Cardiology Research and Practice

Cardiology Research and Practice / 2009 / Article

Research Article | Open Access

Volume 2009 |Article ID 807379 | 7 pages | https://doi.org/10.4061/2009/807379

A Classification System to Detect Congestive Heart Failure Using Second-Order Difference Plot of RR Intervals

Academic Editor: Firat Duru
Received02 Jul 2009
Revised30 Sep 2009
Accepted26 Nov 2009
Published21 Mar 2010

Abstract

A classification system to detect congestive heart failure (CHF) patients from normal (N) patients is described. The classification procedure uses the k-nearest neighbor algorithm and uses features from the second-order difference plot (SODP) obtained from Holter monitor cardiac RR intervals. The classification system which employs a statistical procedure to obtain the final result gave a success rate of 100% to distinguish CHF patients from normal patients. For this study the Holter monitor data of 36 normal and 36 CHF patients were used. The classification system using standard deviation of RR intervals also performed well, although it did not match the 100% success rate using the features from SODP. However, the success rate for classification using this procedure for SDRR was many fold higher compared to using a threshold. The classification system in this paper will be a valuable asset to the clinician, in the detection congestive heart failure.

1. Introduction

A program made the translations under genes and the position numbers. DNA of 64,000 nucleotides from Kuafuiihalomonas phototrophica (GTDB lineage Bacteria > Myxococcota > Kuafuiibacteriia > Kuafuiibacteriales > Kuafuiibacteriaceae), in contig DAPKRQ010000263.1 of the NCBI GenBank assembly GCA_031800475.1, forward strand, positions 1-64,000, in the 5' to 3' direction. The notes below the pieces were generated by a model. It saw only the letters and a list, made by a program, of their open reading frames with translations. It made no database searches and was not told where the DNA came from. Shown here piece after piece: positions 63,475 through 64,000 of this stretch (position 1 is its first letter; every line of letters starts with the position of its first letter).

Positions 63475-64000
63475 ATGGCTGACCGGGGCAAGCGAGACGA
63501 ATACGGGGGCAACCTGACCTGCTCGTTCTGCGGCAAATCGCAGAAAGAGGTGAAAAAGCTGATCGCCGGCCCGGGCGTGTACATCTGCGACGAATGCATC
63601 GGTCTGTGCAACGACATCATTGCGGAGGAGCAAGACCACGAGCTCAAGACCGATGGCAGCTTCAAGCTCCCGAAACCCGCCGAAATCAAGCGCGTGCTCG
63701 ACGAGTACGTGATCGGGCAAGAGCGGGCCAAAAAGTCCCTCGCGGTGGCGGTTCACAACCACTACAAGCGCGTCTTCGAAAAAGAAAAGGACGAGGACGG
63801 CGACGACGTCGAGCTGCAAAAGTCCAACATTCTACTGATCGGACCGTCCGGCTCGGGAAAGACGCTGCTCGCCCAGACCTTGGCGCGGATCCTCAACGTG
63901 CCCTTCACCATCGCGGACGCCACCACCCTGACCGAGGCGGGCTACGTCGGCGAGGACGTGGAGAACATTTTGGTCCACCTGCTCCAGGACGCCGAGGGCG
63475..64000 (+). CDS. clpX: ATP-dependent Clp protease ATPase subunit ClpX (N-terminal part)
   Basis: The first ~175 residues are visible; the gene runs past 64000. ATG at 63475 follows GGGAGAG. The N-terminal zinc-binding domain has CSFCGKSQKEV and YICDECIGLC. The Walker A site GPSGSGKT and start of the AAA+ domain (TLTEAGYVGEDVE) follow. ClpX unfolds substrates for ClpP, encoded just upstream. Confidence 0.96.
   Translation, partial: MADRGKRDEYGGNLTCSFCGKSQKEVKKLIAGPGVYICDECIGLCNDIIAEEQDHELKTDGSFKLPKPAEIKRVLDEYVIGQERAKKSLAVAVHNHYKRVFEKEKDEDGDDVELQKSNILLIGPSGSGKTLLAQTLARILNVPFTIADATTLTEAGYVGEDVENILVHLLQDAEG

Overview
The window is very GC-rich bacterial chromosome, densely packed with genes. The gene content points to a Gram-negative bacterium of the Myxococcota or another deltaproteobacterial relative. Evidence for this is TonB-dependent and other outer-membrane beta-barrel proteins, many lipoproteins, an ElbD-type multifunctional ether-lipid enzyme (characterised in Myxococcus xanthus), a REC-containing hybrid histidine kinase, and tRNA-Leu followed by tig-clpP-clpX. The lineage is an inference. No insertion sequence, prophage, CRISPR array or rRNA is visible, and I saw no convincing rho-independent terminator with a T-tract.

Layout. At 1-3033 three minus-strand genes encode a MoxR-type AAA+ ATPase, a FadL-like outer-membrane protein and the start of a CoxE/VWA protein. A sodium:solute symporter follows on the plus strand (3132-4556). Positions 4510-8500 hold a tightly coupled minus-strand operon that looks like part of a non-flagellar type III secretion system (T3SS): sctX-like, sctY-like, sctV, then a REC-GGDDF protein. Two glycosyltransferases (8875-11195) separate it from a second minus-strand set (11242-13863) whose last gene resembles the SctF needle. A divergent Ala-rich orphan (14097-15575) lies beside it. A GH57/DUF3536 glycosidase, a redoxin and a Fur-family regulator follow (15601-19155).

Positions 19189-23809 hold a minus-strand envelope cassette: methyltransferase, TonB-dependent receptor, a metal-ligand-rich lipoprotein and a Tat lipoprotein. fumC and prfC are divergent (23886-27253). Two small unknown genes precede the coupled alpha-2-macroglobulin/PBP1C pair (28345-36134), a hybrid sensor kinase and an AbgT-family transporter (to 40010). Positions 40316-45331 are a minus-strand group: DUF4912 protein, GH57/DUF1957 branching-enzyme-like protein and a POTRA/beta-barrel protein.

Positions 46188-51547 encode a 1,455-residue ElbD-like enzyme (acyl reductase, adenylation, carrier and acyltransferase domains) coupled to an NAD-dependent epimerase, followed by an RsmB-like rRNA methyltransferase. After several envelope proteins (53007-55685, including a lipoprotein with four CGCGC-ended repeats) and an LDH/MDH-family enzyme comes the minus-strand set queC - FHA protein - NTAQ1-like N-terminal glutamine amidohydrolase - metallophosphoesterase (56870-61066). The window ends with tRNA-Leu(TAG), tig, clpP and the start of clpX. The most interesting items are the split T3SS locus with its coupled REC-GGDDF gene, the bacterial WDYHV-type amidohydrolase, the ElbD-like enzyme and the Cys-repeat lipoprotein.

The need to reach remote, underserved communities with life saving health care is an important area that warrants attention. Fast electronic communication and reliable automated classification systems will enhance this area of health care. In particular when cardiologists serving remote areas are few, reliable automated classification systems will not only free offsite cardiologists from routine visual analysis of electrocardiogram (ECG) data but also provide valuable specialized treatment to patients in remote areas from more experienced cardiologists elsewhere via electronic communication. The analysis and classification of large amount Holter monitor data is an aspect which is amenable to reliable automation. This paper concerns itself to develop such a system to distinguish congestive heart failure (CHF) subjects from normal (N) subjects. The patient measurements that are used for this automated analysis are the Holter monitor RR interval data. In the system that is being studied, these RR intervals are used in the construction of a second-order difference plot (SODP), whose features are then used as input in the classification algorithm. In addition the paper also looks at the results that are obtained using the standard deviation of RR intervals (SDRR) in the classification algorithm.